Southern Ontario

Our last week in Canada began by crossing to the north side of the St. Lawrence River and then crossing from Quebec into Ontario, our last Canadian province of this trip.

We were a little sad to leave Quebec, having gotten used to hearing and seeing French everywhere. But we are also starting to look forward to home after 12 weeks of travel (3 to go), so moving west feels like the right thing to do.

Our first Ontario campsite was literally on the St. Lawrence River, where we enjoyed watching numerous birds, ships, boats, and some wonderful neighbors (who’ve been camping here since the 1970s!). They even offered us the use of their kayaks, which we unfortunately weren’t able to take advantage of.

Camping right on the St. Lawrence River
Watching huge ships go by

Our first Ontario exploration was right along the St. Lawrence River, where we could look across and see New York State. There are over a thousand tiny and huge islands along this stretch of the St. Lawrence, many privately-owned, but Canada has created the Thousand Islands National Park, so of course we had to go.

Sunset over the St. Lawrence River

We hiked on the mainland in the park boundaries, enjoying a lovely view of the islands in the river below us, plus a few treats on land.

An osprey on our hike

We had some great wildlife sightings along the road, including three minks. Is that the correct plural for mink? This was our first ever mink sighting, so that was a thrill.  Swans are always a treat as well.

Our first mink sighting!

We also had the chance to rescue a stinkpot musk turtle that was slowly crossing the road. Our good deed for the day!

Rescuing a stinkpot turtle

Right near the national park you can visit the 1000 Islands Observation Tower that is 400 feet above the St. Lawrence River, with a 360-degree view of the river and islands for miles around.

A few of the "thousand islands"
When you build on a small island, beware of rising water levels!

Knowing that it was going to be very hot the day we visited Ottawa, Canada’s capital, we opted for a river cruise to help us see the sights. The Houses of Parliament are beautiful structures right on the water.

Numerous other historic and architecturally-diverse sights made for a lovely river cruise (and a great way to beat some of the heat).

The pillars of this museum are shaped like canoe paddles
National Gallery of Canada

We enjoyed watching boats travel through some of the locks along the Rideau Canal, which has been continuously operated since 1832 (oldest in North America). This UNESCO World Heritage Site was quite a wonder to observe, as each section of the locks would fill up to the level of the next section, allowing the boats to move up a level at a time.

The whole canal structure extends for 202 kilometers (126 miles) from the Ottawa River to where the St. Lawrence River meets Lake Ontario (in winter it’s the world’s largest skating rink). We only saw the first eight locks in Ottawa, but there are 49 locks along the whole route, which take 3-5 days to get through! The first eight locks alone take 1 ½ hours to get through, rising 79 feet in only 350 meters (about 1150 feet). Quite an amazing feat of technology, especially for the early 1800s.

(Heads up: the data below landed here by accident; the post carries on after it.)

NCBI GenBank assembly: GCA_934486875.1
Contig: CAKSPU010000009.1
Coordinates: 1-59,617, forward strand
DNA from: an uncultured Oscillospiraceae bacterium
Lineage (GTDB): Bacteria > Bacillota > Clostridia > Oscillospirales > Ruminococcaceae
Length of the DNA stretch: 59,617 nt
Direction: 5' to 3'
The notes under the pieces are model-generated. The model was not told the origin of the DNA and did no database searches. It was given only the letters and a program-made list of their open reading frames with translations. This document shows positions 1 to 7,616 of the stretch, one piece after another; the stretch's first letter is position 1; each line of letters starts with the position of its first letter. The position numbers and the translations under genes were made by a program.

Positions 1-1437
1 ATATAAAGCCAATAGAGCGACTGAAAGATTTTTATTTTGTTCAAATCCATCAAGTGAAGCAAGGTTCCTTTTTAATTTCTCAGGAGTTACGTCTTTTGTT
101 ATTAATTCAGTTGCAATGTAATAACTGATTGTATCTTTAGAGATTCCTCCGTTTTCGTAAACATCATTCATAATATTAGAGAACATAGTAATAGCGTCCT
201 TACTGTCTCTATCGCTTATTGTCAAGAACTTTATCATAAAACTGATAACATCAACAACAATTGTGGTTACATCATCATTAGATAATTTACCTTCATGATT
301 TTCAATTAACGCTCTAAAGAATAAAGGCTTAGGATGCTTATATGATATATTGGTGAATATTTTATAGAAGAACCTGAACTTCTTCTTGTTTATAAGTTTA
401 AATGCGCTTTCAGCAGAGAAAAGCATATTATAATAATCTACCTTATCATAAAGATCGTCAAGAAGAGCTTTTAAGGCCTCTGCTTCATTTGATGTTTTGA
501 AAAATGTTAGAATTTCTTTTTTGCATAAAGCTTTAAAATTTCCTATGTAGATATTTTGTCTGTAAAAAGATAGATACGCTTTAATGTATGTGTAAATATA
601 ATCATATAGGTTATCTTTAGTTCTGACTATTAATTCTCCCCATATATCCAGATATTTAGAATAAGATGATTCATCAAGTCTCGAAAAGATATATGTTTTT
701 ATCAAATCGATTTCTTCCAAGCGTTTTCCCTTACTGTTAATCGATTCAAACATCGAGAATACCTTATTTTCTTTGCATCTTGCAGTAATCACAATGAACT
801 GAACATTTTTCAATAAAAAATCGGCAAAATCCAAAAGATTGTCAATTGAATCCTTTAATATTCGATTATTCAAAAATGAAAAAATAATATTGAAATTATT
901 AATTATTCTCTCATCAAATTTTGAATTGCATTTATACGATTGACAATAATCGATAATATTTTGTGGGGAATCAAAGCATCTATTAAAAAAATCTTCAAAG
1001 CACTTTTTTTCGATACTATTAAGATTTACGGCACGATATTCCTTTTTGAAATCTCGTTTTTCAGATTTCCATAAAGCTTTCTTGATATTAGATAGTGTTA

The lock on the left is just starting to fill with water. When it reaches the level of the lock on the right, the gates will open and the boats will move to the right.
The locks are still operated by hand. That takes some serious muscle!

Our visit to the Toronto area focused on a brand-new national park, Rouge National Urban Park. We enjoyed a lovely (though hot!) hike on the Vista Trail through the woods along the Rouge River, and of course, focused on the wildlife, including more turtles, frogs, a trumpeter swan, colorful butterflies, and lots of bright flowers. In the evening we hiked the Mast Trail from our campground, connecting up to our earlier hike of the day. In total it was 7.6 kilometers (4.75 miles) of hiking that day!

Trumpeter swan

And right in our campground we discovered the infamous black squirrel that my mom had told us about. Sure enough, it really exists, and a park staff member told us it’s simply a subgroup of the eastern gray squirrel species (basically, it’s a recessive gene, like blue eyes). Found in Ontario and the northern Midwest/Eastern states, it was our first sighting of black squirrels. They really are very striking in appearance!

Our last stop in Ontario (and Canada) was Niagara Falls, and it was definitely worth the stop. You have to look past the cheesey, touristy shops and all the hordes of people, and just focus on the falls. We drove along the Niagara Parkway, and then parked and walked so we could enjoy the falls at our own pace.

The rapids just before the water drops over Horseshoe Falls

There are three separate falls, Horseshoe Falls on the Canadian side (definitely the most dramatic) and American and Bridalveil Falls on the U.S. side. This is a sight like the Grand Canyon, where the pictures just don’t do it justice. Truly breathtaking to see Niagara Falls in person!

American and Bridalveil Falls
Horseshoe Falls

We ended our 6 weeks in Canada with a lovely seafood dinner and a drive across Peace Bridge (back into the U.S. at Buffalo, New York). Next post will begin Phase IV, the journey back across the states.

Dinner at Tide and Vine Oyster House in Niagara Falls, ON
Crossing Peace Bridge into Buffalo, NY. Goodbye, Canada! It was a great 6 weeks!

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